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Rik Freeman grew up in the South and has lived in Ward 7 since 2003. His neighborhood has greatly influenced his work and inspired his dedication to the work of other artists living east of the Anacostia River. That dedication will be recognized tomorrow at Anacostia’s Honfleur Gallery as he accepts the East of the River Distinguished Artist Award.

“My motivation for [seeking the] EotRDAA stems from the award itself recognizing the talents and skills of artists east of the river, which are many and varied, but often overlooked,” Freeman says via email.

At times, Freeman’s own work is overlooked. One of his earliest murals, “Movin’ Down the Line,” which features Marvin Gaye and Duke Ellington, was partially covered at its U Street NW location until this past June. The piece is temporarily uncovered as construction continues on the mixed-use development next to the building where it is installed, a plan announced to the building’s owner by JBG Development in 2012, as City Paper reported in 2013. A JBG representative noted via email at the time that “we were not able to design our project in a way that allowed the mural to be permanently exposed.”

Freeman’s upbringing in Athens, Ga. during the social upheaval of the ’60s and ’70s also influences the work he produces today. Both his paintings and murals reflect historical themes, often focusing on people of color and their relationships with music. His most recent mural, “Honor Yourselves,” depicts technological changes in the American public education system. It sits just above another piece called “Learn from Your Past,” featuring scenes of marching bands, jazz performers, and dancers. This mural series lives at H.D. Woodson High School, right behind Marvin Gaye Park in Ward 7.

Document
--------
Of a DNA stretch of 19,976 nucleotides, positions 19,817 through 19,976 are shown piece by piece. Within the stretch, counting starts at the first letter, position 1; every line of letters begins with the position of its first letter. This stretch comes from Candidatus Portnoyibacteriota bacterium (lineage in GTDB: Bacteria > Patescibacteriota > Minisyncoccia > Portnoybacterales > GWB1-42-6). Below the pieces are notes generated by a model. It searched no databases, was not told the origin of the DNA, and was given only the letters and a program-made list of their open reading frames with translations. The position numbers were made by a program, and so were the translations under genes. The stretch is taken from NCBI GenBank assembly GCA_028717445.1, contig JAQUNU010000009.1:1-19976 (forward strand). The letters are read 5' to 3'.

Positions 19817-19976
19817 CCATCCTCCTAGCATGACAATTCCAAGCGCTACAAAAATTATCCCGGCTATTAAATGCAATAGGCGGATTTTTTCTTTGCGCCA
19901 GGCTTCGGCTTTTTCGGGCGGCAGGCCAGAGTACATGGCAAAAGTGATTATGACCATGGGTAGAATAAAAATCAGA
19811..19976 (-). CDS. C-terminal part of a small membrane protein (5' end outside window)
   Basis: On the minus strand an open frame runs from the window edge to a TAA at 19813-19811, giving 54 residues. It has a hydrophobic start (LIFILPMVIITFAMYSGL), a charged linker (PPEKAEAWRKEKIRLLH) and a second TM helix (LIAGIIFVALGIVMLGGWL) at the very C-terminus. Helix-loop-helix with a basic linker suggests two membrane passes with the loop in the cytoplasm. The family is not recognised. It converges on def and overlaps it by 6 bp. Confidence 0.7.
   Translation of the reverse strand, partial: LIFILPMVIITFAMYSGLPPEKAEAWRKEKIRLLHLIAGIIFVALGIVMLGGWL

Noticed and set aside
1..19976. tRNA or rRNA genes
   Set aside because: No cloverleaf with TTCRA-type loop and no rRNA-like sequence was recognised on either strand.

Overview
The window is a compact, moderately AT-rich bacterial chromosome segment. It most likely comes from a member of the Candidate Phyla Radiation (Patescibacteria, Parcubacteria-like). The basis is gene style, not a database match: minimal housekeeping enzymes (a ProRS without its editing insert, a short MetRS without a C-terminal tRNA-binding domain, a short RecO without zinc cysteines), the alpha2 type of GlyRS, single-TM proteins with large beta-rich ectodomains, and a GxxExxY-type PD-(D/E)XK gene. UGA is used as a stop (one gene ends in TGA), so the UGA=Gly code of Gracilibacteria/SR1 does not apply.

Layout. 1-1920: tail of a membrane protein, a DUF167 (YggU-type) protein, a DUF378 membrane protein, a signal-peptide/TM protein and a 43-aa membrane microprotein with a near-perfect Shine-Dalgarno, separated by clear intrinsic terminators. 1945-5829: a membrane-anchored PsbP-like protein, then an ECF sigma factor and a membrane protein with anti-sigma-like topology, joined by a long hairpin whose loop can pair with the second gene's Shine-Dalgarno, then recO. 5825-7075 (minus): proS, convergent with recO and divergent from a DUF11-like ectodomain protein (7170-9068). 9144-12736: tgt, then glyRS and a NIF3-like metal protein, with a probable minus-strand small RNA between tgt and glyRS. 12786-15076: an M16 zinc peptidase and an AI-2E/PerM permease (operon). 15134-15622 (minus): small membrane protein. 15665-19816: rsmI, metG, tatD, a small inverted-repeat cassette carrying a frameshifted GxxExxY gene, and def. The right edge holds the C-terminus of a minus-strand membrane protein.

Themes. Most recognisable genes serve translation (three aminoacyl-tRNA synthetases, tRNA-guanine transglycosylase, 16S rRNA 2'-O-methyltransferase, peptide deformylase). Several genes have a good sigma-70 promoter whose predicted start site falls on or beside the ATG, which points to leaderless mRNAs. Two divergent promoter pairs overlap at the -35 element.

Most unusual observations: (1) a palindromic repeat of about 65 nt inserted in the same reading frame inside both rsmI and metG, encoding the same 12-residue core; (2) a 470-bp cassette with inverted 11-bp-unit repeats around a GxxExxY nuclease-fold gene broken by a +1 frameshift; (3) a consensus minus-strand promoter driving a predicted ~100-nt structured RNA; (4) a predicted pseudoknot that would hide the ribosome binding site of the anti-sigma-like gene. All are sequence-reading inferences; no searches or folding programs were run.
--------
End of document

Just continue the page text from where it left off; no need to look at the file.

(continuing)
Whether “Movin’ Down the Line”will be preserved in another way before construction is complete is unknown. But the threat facing Freeman’s public representation of Ellington—across the street from a luxury apartment buildings that bears the jazz musician and native Washingtonian’s name—calls into question the premium that the city places on public art.

Although Freeman thinks the District respects public art—the proliferation of D.C. murals by national and international artists is proof, he says—he still believes there exists a disconnect between the public and private side of art installations. “At times, I’ve seen pieces that aren’t truly reflective of the neighborhood they’re in, and that the public wasn’t considered in the process or their considerations were left out,” Freeman says. Last year’s 5×5 Project saw a major controversy in Anacostia, where Abigail DeVille‘s “The New Migration,” an installation of debris in a storefront window, was removed after Marion Barry and neighborhood residents complained.

This sense of accountability for public art reflects a larger question of art’s role in creating a legacy within a neighborhood. Does the likely destruction of Freeman’s “Movin’ Down the Line” also mean a destruction of a part of U Street, a part of the neighborhood’s collective memory?

“There should be consideration given as well to artworks that existed before a neighborhood or demographic change,” Freeman says. “That work is part of that history.”

The East of the River Distinguished Artist Award ceremony takes place tomorrow at 5 p.m. at Honfleur Gallery, 1241 Good Hope Road SE. Free.

Due to a reporting error, the original version of this post misstated the award ceremony’s date. It takes place Saturday, July 18.

Photo via the “DC, What’s Going On?” Facebook page